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A guide to winding up LRBAs

A guide to winding up LRBAs

David Oon
11 May 2018 — 3 minute read

What are the steps that must be taken once a limited recourse borrowing arrangement has reached completion and the loan is paid off?

SMSF limited recourse borrowing arrangements are often referred to as bare trusts. As LRBAs reach completion and the loan is paid off, many are unsure how the arrangement should finish. There are a number of steps involved in weighing up options and strategy, as well as in documenting and carrying out the process.

This article deals with the situation of where a borrowing has been paid off and the asset is being kept in the SMSF. If the SMSF trustee is selling the asset to a third party, this is typically simpler as the trustee does not have to strive to achieve a duty exemption.

When is a limited recourse borrowing arrangement ready to be unwound?

A core feature of an LRBA is that the SMSF trustee borrows to acquire an asset that is held on trust. The SMSF trustee has a beneficial interest in the asset, and has the right acquire legal ownership after making one or more payments. An LRBA is therefore completed when the borrowing of money is extinguished (that is, when the loan is paid off). Once this happens, there is no borrowing being maintained. What is left is an asset being held on trust for the trustee.

At this stage, there is a choice as to whether or not to transfer the asset into the name of the SMSF trustee.

What costs are involved in transferring to the SMSF trustee?

There are likely to be transaction and administrative costs in transferring the asset to the SMSF trustee. If the asset is real estate, there will be a cost in conveyancing.

Then there is the question of whether stamp duty is payable on any transfer to the SMSF trustee. If the initial transaction was handled and documented properly (including the payment of the deposit), there is a stamp duty exemption in most jurisdictions. While some might think the stamp duty exemption should be a simple matter because the SMSF trustee has a ‘beneficial interest’ in the asset, the provisions in each jurisdiction are usually more complex. Most exemptions have substantial procedures associated with them (e.g, statutory declarations, documentary evidence, etc). It is recommended that SMSF trustees and advisers speak to a stamp duty expert in the jurisdiction in advance of any transfer.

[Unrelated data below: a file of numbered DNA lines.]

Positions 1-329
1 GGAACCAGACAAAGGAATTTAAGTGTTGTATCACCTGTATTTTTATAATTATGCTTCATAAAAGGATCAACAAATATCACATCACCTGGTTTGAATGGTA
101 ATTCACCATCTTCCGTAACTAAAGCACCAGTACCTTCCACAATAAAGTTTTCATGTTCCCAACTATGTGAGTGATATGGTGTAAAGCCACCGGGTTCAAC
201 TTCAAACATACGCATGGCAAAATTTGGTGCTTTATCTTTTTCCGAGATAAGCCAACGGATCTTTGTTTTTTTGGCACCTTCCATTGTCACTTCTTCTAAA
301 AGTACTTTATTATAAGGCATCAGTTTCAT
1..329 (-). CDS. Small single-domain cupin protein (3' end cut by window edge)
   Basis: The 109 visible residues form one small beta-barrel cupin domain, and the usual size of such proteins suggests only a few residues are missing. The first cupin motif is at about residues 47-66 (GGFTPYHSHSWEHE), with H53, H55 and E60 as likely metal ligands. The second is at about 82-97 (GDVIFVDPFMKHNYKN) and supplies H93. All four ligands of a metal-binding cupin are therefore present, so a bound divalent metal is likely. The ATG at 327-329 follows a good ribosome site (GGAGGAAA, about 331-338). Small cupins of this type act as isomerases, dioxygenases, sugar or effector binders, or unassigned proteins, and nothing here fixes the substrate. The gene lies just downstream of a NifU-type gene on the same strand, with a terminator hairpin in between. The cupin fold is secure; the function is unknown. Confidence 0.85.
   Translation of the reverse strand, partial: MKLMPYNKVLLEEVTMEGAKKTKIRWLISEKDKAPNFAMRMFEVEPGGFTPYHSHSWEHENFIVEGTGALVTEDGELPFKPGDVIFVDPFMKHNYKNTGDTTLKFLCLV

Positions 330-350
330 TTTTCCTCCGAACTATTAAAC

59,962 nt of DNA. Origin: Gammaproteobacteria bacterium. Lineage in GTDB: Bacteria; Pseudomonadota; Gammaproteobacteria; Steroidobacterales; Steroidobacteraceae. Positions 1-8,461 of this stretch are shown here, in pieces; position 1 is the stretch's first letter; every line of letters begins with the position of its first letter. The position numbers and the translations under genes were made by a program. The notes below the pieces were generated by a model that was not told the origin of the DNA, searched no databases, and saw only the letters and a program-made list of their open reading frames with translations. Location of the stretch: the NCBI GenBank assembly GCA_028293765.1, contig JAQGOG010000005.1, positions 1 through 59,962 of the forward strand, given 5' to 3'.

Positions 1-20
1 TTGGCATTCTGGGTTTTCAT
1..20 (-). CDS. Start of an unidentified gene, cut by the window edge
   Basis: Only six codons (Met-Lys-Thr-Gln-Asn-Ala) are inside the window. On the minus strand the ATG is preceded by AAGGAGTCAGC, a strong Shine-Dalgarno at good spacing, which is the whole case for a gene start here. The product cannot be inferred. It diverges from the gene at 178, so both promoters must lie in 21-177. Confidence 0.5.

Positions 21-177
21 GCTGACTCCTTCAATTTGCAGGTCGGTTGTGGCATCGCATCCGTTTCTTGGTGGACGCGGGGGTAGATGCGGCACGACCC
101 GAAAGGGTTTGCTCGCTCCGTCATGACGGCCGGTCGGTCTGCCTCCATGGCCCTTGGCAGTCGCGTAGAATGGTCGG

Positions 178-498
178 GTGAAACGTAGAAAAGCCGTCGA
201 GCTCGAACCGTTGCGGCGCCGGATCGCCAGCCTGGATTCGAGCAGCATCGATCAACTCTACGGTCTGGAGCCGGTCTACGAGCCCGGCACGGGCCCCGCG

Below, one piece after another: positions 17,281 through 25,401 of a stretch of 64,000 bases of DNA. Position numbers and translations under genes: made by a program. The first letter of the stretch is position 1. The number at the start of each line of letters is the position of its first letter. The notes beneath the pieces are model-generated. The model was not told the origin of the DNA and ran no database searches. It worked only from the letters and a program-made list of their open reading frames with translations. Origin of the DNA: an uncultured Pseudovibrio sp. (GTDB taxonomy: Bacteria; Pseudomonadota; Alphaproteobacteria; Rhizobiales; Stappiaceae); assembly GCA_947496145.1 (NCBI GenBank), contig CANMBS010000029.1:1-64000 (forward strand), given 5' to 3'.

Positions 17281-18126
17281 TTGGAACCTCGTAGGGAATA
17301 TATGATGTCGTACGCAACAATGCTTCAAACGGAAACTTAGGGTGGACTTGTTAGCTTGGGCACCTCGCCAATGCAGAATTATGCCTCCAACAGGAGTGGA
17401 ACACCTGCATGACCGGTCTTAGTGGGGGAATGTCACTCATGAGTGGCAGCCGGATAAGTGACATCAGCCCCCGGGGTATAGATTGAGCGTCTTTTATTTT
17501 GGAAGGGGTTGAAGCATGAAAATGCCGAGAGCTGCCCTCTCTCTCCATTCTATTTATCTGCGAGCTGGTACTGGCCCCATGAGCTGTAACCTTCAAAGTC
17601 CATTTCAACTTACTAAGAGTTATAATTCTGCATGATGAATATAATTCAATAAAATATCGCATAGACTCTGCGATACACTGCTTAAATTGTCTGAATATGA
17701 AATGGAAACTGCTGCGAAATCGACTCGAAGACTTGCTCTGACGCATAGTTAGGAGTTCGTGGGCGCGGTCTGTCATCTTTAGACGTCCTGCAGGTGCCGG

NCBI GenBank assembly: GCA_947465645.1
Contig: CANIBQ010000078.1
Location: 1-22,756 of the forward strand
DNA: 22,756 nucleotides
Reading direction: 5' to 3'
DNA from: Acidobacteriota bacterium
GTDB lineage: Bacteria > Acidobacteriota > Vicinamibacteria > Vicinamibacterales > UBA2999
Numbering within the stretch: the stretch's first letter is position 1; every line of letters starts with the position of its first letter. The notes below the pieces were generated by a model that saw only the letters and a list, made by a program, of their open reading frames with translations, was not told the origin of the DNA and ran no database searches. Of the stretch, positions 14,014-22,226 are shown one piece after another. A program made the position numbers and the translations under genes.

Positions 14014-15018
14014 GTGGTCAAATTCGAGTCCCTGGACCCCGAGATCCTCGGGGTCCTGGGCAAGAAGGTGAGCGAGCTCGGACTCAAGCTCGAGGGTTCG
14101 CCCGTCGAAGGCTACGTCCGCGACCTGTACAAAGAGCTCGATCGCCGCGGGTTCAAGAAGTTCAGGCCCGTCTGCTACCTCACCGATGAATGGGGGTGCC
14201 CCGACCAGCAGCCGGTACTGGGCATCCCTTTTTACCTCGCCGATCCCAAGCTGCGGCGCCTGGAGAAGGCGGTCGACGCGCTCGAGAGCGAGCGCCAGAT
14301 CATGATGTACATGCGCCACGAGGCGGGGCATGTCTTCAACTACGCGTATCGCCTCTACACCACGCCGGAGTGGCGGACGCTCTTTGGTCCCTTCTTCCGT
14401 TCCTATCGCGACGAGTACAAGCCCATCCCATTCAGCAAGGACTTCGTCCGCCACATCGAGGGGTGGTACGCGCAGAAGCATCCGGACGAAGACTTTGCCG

Is it better to transfer to the SMSF trustee?

It is not always necessary to transfer the asset to the SMSF trustee. There is a special ATO-made law that allows the asset to be left in the bare trust without giving rise to an in-house asset (see Self Managed Superannuation Funds (Limited Recourse Borrowing Arrangements - In-house Asset Exclusion) Determination 2014)). Taking this path will probably mean a saving on costs and hassle in the short and medium term. However, if the end goal is to transfer the asset in-specie to the members (say, upon the death of a member), it is typically better to transfer to the SMSF trustee sooner rather than later. Given the documents needed for a stamp duty exemption, waiting many years to do the transfer could mean the crucial evidence is lost, forgotten or difficult to access.

Additionally, the conservative view of the current law is that if the SMSF trustee wants to change or improve the asset such that it becomes a fundamentally different asset (for example, by subdividing land or by converting residential land into commercial), the asset needs to first be transferred to the SMSF trustee.

How is the arrangement unwound?

If it is desired or necessary to transfer to the SMSF trustee, documentary evidence should be obtained from the lender to confirm that the loan is no longer outstanding. Any mortgage should also be removed (if not, the SMSF trustee will end up with a contravention due to the mortgage).

Typically, the bare trust document will broadly say that the bare trustee will act on the direction of the SMSF trustee. If this is the case, the relevant documents may be a resolution to wind up the arrangement and transfer the asset, a direction to the bare trustee to this effect and a resolution by the bare trustee to comply with the direction.

A lawyer will typically be needed to handle conveyancing (if the asset is real estate).

Additionally, once the asset is transferred, related documents such as leases may have to be updated to reflect the new legal owner of the property (the SMSF trustee).

By David Oon, senior associate, DBA Lawyers

A guide to winding up LRBAs
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